If the handset detects that the user has not changed the UI clock (NO to 32), but if a NITZ packet has been received (YES to 52), a system clock event, the value of secure clock base is set to the NITZ value, 54, the value of secure clock NITZ initialized is set to TRUE, 56, and the value of RTC clock count register is written to secure clock offset, 58. To correctly associate the new value of secure clock base, e.g., from NITZ, with the value of RTC clock count register, which was not reset to zero at NITZ reception, a variable called “secure clock offset” is defined. Its function is to hold the value of RTC Clock Count Register at the time of each NITZ reception. When current time from the secure clock base is calculated, the offset is applied to the current value of RTC clock count register before it is added to secure clock base. Blocks 32 and 52 comprise what is referred to herein as a clock event detection mechanism. Blocks 44, 48, 56 and 58 comprise what is referred to herein as a secure clock initializing mechanism. Blocks 44–48 and 58 comprise what is referred to herein as a secure clock setting mechanism. As previously noted, (secure_time_date)=(Secure_Clock_Base)+(RTC_Clock_Count_Register−Secure_Clock_Offset).
When an external time source, e.g., NITZ, Time Server, etc., is used to update the secure clock base, an update of flash memory to reflect the new values is postponed until power-down, or to when the user changes the value of user interface clock base. If flash memory is updated with a new secure clock base value upon reception of every NITZ packet, the maximum number of flash memory write cycles will likely be exceeded over the lifetime of the handset. Also, the non-volatile write process will stop all other processes and incur a latency which is not acceptable to the user. If a power-down request is received by the hand set (YES to 59), the handset begins its power-down sequence, depicted in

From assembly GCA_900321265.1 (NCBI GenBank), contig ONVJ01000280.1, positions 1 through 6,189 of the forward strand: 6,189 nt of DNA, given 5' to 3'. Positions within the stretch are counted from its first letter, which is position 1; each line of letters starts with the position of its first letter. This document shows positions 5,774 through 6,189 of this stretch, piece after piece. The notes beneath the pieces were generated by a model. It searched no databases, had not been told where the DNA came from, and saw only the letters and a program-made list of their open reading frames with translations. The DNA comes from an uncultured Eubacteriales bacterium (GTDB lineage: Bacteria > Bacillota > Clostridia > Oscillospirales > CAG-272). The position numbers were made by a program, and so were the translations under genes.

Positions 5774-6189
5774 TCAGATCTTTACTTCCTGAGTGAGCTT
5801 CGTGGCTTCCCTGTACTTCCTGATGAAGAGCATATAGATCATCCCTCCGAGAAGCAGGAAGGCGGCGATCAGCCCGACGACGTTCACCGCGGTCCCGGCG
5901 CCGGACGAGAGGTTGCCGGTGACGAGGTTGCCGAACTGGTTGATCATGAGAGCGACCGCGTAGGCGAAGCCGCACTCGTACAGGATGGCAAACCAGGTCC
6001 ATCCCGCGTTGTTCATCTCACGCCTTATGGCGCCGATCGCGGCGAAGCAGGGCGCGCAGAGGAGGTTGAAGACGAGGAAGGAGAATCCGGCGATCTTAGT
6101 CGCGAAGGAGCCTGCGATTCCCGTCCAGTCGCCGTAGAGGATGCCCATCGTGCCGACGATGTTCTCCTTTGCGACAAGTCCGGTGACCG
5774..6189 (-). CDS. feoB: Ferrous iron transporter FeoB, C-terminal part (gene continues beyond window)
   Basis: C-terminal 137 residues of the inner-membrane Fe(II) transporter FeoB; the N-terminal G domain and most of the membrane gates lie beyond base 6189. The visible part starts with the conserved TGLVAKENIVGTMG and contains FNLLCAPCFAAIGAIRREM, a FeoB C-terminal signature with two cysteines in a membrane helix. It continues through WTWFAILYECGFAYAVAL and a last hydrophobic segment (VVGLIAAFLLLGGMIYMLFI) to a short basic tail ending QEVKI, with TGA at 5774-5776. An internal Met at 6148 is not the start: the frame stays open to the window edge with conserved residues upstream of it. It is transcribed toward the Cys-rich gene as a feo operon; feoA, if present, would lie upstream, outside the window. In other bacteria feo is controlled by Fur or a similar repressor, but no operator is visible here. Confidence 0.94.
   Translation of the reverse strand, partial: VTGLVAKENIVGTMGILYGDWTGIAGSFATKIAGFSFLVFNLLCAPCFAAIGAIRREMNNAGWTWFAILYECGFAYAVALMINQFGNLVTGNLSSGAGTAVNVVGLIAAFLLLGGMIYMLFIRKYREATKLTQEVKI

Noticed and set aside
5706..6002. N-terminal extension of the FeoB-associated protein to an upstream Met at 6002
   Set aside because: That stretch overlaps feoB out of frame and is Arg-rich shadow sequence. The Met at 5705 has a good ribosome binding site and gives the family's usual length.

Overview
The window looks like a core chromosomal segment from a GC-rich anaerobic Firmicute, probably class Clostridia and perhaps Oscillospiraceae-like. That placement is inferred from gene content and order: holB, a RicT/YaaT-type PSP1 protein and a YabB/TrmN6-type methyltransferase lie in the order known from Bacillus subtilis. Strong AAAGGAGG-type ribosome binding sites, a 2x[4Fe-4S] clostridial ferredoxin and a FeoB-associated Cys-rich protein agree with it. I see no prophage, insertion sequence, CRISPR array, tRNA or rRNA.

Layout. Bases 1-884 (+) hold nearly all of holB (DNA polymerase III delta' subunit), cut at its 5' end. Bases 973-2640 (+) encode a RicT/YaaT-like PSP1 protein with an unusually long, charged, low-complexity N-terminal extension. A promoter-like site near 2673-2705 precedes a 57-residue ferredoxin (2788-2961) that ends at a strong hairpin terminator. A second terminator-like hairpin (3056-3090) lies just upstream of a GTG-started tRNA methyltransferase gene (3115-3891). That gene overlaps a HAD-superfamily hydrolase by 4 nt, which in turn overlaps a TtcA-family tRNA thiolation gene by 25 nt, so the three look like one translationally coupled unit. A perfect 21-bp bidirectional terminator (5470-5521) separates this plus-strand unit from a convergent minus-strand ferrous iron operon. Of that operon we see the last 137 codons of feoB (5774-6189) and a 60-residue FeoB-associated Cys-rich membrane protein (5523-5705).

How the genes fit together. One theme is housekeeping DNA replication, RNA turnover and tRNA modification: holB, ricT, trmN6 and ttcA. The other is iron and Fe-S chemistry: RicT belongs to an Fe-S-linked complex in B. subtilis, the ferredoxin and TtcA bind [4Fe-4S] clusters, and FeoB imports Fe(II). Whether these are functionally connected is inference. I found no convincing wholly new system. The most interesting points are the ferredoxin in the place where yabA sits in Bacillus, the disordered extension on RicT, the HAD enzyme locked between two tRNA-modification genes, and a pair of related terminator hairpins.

Referring now to
Alternately, the new NITZ time may be compared with the old secure clock time, and, if the absolute value of the new NITZ time less the secure clock time is greater than a predetermined number of seconds, the secure clock time may be updated with the new NITZ time. The run time data may or may not be updated with the new NITZ time when the flash memory is not updated. If this alternative technique is used, the update to flash memory for both the UI clock base and the secure clock base may not need to occur at power-down.
Thus, a method and apparatus for a semi-secure clock for use in a mobile phone has been disclosed. It will be appreciated that further variations and modifications thereof may be made within the scope of the invention as defined in the appended claims.
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|U.S. Classification||455/410, 705/44, 455/414.1, 455/411, 455/414.3, 455/425, 705/64, 705/405, 455/414.2|
|International Classification||H04Q7/38, H04M1/725, G04G5/00, H04M1/66, H04M1/68, G06F1/14|
|Cooperative Classification||G06Q20/40, G06F1/14, H04M1/72522, G06Q20/382|
|European Classification||G06Q20/40, G06Q20/382, H04M1/725F1, G06F1/14|
|Feb 12, 2004||AS||Assignment|
Owner name: SHARP LABORATORIES OF AMERICA, INC., WASHINGTON
Free format text: ASSIGNMENT OF ASSIGNORS INTEREST;ASSIGNOR:PARK, KENNETH JAMES;REEL/FRAME:014992/0557
Effective date: 20040211
|Mar 17, 2010||AS||Assignment|
Owner name: SHARP KABUSHIKI KAISHA,JAPAN
Free format text: ASSIGNMENT OF ASSIGNORS INTEREST;ASSIGNOR:SHARP LABORATORIES OF AMERICA INC.;REEL/FRAME:024091/0363
Effective date: 20100317